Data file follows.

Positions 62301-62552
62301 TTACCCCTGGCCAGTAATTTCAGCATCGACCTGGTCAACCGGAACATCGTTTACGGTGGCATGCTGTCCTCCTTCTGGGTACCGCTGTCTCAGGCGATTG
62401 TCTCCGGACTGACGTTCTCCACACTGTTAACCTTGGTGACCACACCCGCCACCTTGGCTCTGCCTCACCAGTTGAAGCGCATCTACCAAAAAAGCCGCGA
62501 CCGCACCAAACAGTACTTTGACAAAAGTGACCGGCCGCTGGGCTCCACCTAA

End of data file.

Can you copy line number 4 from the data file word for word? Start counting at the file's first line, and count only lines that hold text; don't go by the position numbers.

62501 CCGCACCAAACAGTACTTTGACAAAAGTGACCGGCCGCTGGGCTCCACCTAA